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On your website, the first point under Fun Facts is that you read the first and last page of a book before buying it. Is that something you always did? If not, what prompted that habit?

I’ve done that for years, yes! But I can edit that down now to just reading the first and last line. I love openings and endings and I figure if I love the first line and the last line then it’s a good indicator I will love the book all the way to through.

What about the first and last page persuades you to buy a book?

It’s an emotional pull for me and usually physical. If a book’s beginning (or ending) makes me hold my breath, gasp, or freeze in place – I know it’s a good sign. It’s amazing how powerful words can be in transforming how we feel.

You served as a US Navy Photographer. Did that experience inspire any stories for your writing? How so?

Yes! In A Human Element, book 1 in the Element Trilogy, my male lead, Ben, is a Naval photographer stationed in Pearl Harbor, Hawaii, like I was many years ago. Ben gets himself in a wee bit of trouble with the locals at a secluded spot on the island of Oahu. As military service people we were warned to stay away from certain island locales, like the Pali Lookout where the ghosts of ancient Hawaiian people were rumored to haunt. There were also rumors of non-locals disappearing at the lookout. Thrown off the edge? Who knows for sure, but it drove my imagination to include a dark event surrounding this place in my book.

I read you have a two-book deal with Month9Books starting with Joshua and the Lightning Road that’s out in May of this year. Can you share a little about it?

Set in an imaginary dark world that steals human children for work slaves, the book is magical and adventure-packed, filled with lots of friendships, battles, and bad guys – and was inspired by my own son, Joshua. In Joshua and the Lightning Road twelve-year-old Joshua Cooper learns the hard way that lightning never strikes by chance when a bolt strikes his house and whisks away his best friend—possibly forever. To get him back, Joshua must travel the Lightning Road to a dark world where stolen human kids are work slaves and ruled by the frustrated heirs of the Greek Olympians who come to see Joshua as the hero prophesied to restore their lost powers. New friends come to Joshua’s aid and while battling beasts and bandits and fending off the Child Collector, Joshua’s mission quickly becomes more than a search for his friend—it becomes the battle of his life.

You mention you can’t eat doughnuts (or Kit Kats and Doritos). Can you be bribed with doughnuts? J Do you have foods you eat instead?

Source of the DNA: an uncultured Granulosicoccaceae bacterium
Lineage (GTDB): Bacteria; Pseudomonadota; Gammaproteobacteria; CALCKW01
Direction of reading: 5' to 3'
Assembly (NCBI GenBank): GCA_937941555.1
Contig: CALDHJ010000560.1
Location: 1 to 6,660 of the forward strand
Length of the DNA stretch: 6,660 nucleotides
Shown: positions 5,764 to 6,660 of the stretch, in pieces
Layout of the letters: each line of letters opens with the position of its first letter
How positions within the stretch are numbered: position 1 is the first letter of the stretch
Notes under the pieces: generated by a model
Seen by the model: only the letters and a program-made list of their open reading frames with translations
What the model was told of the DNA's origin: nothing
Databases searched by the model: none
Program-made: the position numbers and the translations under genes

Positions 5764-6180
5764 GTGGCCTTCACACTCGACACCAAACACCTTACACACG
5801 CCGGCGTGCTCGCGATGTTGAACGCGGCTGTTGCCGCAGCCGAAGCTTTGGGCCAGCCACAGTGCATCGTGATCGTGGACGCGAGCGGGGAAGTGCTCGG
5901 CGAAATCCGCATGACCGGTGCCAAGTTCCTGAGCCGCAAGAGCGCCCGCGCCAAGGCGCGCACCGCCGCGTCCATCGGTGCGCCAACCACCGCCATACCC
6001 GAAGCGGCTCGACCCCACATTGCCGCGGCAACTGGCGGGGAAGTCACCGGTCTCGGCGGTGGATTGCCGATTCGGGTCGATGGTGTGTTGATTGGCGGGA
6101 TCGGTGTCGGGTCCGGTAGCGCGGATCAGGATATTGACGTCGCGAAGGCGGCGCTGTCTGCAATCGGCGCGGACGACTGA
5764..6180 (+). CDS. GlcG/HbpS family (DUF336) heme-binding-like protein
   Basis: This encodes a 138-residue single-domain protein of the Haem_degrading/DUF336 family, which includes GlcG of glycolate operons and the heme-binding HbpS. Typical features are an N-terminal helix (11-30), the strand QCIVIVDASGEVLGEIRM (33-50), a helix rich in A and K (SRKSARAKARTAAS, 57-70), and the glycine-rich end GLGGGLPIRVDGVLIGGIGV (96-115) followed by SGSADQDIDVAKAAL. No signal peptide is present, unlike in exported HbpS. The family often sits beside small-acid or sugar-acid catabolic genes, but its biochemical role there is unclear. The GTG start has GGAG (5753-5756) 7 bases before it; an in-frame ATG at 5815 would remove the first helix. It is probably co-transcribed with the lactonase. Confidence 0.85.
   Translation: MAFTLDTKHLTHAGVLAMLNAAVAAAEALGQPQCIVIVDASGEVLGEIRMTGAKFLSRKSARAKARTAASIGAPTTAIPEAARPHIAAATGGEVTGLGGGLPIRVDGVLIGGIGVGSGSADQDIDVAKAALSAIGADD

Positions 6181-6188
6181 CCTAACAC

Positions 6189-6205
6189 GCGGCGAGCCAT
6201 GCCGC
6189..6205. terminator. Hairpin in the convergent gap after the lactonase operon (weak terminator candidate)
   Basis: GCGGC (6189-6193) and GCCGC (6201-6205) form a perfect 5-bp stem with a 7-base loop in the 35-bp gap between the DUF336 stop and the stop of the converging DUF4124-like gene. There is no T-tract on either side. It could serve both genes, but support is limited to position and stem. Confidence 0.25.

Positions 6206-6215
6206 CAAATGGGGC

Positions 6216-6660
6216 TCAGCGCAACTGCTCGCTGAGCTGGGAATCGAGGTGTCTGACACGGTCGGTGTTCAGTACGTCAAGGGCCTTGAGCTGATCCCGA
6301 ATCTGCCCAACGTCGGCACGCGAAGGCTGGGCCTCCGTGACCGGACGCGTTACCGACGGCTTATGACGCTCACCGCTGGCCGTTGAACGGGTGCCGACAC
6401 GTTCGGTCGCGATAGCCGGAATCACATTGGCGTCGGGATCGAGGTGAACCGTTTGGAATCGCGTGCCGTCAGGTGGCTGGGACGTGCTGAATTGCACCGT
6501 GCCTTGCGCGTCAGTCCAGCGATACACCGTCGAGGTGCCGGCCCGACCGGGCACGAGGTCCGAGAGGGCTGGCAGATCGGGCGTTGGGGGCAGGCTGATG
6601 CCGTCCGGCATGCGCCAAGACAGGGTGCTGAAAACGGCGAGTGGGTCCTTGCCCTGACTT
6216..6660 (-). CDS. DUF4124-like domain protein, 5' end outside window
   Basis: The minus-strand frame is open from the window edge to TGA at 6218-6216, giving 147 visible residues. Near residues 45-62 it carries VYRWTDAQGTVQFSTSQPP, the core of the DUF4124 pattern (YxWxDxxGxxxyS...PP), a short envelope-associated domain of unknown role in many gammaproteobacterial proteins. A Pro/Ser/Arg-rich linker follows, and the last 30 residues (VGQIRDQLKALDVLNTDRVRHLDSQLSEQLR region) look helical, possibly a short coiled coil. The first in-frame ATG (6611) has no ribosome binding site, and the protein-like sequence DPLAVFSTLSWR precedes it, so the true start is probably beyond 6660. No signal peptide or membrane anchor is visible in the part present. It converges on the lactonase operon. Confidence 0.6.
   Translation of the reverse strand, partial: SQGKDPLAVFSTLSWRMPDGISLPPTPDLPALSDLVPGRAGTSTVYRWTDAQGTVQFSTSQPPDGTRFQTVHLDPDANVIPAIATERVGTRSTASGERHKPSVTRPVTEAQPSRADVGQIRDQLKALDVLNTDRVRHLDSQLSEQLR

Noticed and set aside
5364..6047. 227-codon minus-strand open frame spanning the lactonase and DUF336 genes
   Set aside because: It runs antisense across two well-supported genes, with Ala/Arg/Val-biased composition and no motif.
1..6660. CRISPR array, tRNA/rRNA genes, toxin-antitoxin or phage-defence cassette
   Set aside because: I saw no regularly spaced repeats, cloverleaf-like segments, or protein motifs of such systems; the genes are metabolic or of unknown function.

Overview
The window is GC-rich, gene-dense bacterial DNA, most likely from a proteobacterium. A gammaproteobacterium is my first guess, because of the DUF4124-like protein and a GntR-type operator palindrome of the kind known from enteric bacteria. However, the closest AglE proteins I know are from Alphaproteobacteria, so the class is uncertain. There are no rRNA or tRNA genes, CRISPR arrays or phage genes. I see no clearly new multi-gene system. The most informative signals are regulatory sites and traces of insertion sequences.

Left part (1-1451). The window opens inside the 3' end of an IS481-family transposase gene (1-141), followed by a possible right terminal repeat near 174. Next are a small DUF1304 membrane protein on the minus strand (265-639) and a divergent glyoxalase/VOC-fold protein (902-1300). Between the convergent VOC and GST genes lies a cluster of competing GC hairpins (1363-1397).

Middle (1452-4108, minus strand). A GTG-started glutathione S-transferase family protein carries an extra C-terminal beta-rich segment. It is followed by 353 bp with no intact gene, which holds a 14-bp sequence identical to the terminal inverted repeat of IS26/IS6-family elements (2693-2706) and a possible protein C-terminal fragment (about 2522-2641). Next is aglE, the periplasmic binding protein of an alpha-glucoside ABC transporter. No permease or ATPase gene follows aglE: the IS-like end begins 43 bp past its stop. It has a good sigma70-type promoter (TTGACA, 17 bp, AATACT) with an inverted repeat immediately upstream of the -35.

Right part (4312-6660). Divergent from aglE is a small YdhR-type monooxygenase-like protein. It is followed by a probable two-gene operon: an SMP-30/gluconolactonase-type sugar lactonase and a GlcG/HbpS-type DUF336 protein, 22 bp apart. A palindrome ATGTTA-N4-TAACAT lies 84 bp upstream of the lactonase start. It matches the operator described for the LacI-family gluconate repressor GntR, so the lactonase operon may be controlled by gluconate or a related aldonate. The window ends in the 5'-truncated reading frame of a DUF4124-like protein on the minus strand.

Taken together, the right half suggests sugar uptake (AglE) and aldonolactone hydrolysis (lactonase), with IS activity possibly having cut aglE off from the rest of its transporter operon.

I can most certainly be bribed with doughnuts – and pizza. Very hard to resist! For a healthier twist on my favorite foods I love creative vegetarian (Blue Sage restaurant in Warminster, PA, is my secret place to indulge!) and seafood.

I like your writers page on your site that has “inspiration, advice, and technique” for writers. Have you ever taught a writing class? If so, what did you teach on? If not, would that be something you would consider?

I haven’t taught any writing classes yet, but I love sharing in-person what I’ve learned about craft and the publishing industry – and formalizing that in a class setting is definitely a goal for 2015. However, I have been invited to participate in author panels at conventions and writing conferences where I’ve discussed topics on publishing and book marketing. I’m lucky to have a cross-industry background in marketing which benefits my author career.

For the Write Stuff conference, can you please give us a sneak peek into what you will talk about in your Saturday presentations, “Using Revision Techniques to Write a Better First Draft” and “Creating the Foundations of World-Building”?

In working with a privately hired developmental editor and the editorial staff at three publishers over the years, it occurred to me that if I apply what I learn from them through the editorial process then I can apply that knowledge to first-drafting. The revision course discusses how to position yourself in your writing using techniques in such areas as narrative flow and logic, character development, and undeveloped plot lines – and more, to write a stronger first-draft with a final-draft in mind.

The world-building class is an introduction to building a world within your story, whether it’s fantasy or real world. We will look at book examples that have created a believable world and how they did so, and also discuss topics such as world rules, hierarchy, setting, and how to avoid stereotypes.

For more writer resources visit the resource section of my website at: http://www.elementtrilogy.com/writers-corner/